The wide-ranging European Green Deal provides for a European fund for a just transition, which is meant to support regions that are economically highly dependent on fossil fuels. But not all member states will benefit from it. EURACTIV France reports.
On 14 January, the European Commission unveiled the architecture of its Green Deal to accompany Europe’s energy transition.
The Green Deal is European Commission President Ursula von der Leyen’s flagship project with a delicate mission to financially support the continent’s energy transition and achieve carbon neutrality by 2050. And to bring on board the lesser developed countries, such as Poland, by proposing a compensation fund for ultra-carbon-dependent regions.
A financing plan that remains far off-target
While the European Green Deal promises to provide €1,000 billion in funding over ten years – or €100 billion a year – public money will still be a relatively small part of the architecture planned by the Commission.
The Commission will be taking into account several sources of funding to reach this figure. The first and main source will be the European budget, 25% of which will have to contribute to the ecological transition objectives.
In practice, this means that around €500 billion from the Common Agricultural Policy, Cohesion Policy, or Horizon 2020 research programme will have to go ‘green’. The Commission also hopes that European countries will invest an additional €100 billion through the Cohesion Policy’s co-financing obligation.
But if the budget is to be ‘greened’ it will have to survive budgetary negotiations between member states, which are currently deadlocked.
Once the UK withdraws from the EU, European finances will be under pressure, and for the moment, there is no consensus on the amount of the next budget for the 2021-2027 period.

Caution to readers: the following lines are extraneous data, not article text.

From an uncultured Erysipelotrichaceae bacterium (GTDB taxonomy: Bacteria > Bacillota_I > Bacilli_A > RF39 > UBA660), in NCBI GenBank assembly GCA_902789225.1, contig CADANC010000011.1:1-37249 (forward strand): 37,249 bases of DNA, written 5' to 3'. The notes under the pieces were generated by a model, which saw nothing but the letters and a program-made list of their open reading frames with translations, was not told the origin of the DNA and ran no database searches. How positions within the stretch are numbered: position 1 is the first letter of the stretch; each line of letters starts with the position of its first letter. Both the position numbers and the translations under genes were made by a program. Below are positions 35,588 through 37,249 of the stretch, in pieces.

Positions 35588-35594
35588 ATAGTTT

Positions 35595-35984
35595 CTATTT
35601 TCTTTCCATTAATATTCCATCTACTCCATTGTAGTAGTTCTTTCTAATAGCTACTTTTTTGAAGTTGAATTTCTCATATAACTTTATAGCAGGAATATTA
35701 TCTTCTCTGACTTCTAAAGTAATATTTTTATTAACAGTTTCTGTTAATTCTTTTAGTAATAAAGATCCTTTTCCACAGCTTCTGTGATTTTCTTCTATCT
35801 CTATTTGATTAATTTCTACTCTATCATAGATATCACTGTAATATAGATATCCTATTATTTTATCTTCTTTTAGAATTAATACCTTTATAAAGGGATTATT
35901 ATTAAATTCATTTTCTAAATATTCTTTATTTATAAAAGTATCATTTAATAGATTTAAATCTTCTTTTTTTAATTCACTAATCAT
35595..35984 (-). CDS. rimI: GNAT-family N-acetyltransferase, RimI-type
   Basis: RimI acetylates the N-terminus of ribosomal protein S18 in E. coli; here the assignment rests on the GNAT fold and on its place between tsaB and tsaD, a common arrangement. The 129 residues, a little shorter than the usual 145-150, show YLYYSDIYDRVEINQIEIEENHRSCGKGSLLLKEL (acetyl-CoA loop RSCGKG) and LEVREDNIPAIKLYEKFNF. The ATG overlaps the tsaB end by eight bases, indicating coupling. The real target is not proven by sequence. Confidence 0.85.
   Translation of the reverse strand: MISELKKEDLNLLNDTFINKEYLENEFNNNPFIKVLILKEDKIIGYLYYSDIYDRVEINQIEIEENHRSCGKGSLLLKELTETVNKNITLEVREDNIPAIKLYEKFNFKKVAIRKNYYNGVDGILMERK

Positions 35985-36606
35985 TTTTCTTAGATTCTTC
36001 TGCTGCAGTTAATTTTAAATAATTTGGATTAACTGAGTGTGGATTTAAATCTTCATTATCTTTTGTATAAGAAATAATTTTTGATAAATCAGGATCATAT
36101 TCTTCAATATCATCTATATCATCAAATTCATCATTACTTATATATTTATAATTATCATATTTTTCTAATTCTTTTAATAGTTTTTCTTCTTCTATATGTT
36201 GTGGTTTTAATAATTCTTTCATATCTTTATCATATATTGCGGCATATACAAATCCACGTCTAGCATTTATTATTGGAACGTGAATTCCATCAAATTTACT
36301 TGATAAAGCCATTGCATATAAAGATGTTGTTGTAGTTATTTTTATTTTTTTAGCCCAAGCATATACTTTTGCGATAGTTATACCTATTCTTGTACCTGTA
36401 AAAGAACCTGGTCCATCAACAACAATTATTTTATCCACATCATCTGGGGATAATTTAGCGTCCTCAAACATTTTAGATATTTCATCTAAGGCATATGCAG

The European Green Deal also includes the so-called ‘Invest EU’ investment plan, which is the successor to the Juncker plan, and rallies all European financing tools under a single banner from 2018.
The investment mechanism has “only” €15.2 billion from the European budget at its disposal, but aims to raise an additional €650 billion in investment, €300 billion of which will be channelled into green projects.
A final tool is the Just Transition Fund, which will provide new money (€7.5 billion) to finance projects in regions dependent on fossil fuels. In total, the EU hopes to mobilise €100 billion through this mechanism.
The European Green Deal’s funding comes, in large part, from the budgets being redirected towards the energy transition. “This obviously does not represent the full financing needs, which are estimated at €260 billion of additional investment by the European Commission,” said a Commission source.
The Just Transition Fund should be the linchpin of the EU’s climate strategy and should help bring on board some of the more stubborn countries, such as Poland, where coal plays a significant role for their region’s respective economies.
“There are certain regions that immediately come to mind when we talk about the Just Transition Mechanism,” the EU Commission acknowledged.
One such region is Silesia in Poland.
But the country that has refused to commit to carbon neutrality will have to make compromises. French President Emmanuel Macron has stated that funds for the energy transition will not be released if Warsaw does not adhere to the European objective.
Another obstacle for Poland is access to the Cohesion Fund, one of the main sources of funding for this green pact. Member states and the European Commission want the use of these funds to be made conditional on respect for the rule of law.
That could hinder access for Poland, which has been in Brussels’ firing line over its reforms of the judiciary.
What about other regions?
Yet the issue of which other regions could benefit from the fund remains unanswered.
“The question of whether to allocate large envelopes to a small number of regions or smaller envelopes but in favour of more regions will have to be decided,” a source told the Commission, adding that “there is no guarantee that all countries will benefit”.
The selection criteria proposed by the European Commission will be based on the emission levels of the regions, the dependence of employment on emitting industries and the prosperity of the geographical area.
Nuclear power will not be affected, as the closure of plants is not a priority as far as carbon emissions are concerned.
With such criteria, it would thus seem unlikely that French regions will be able to benefit, but regions from member states such as the Czech Republic or even Germany could be considered.
The selection of eligible regions should take place before the end of 2020, although the Commission is expected to propose a number of potentially eligible regions to member states as early as February. It would then be up to member states to convince the Commission to add other territories to the list of eligible regions.
(Edited by Benjamin Fox)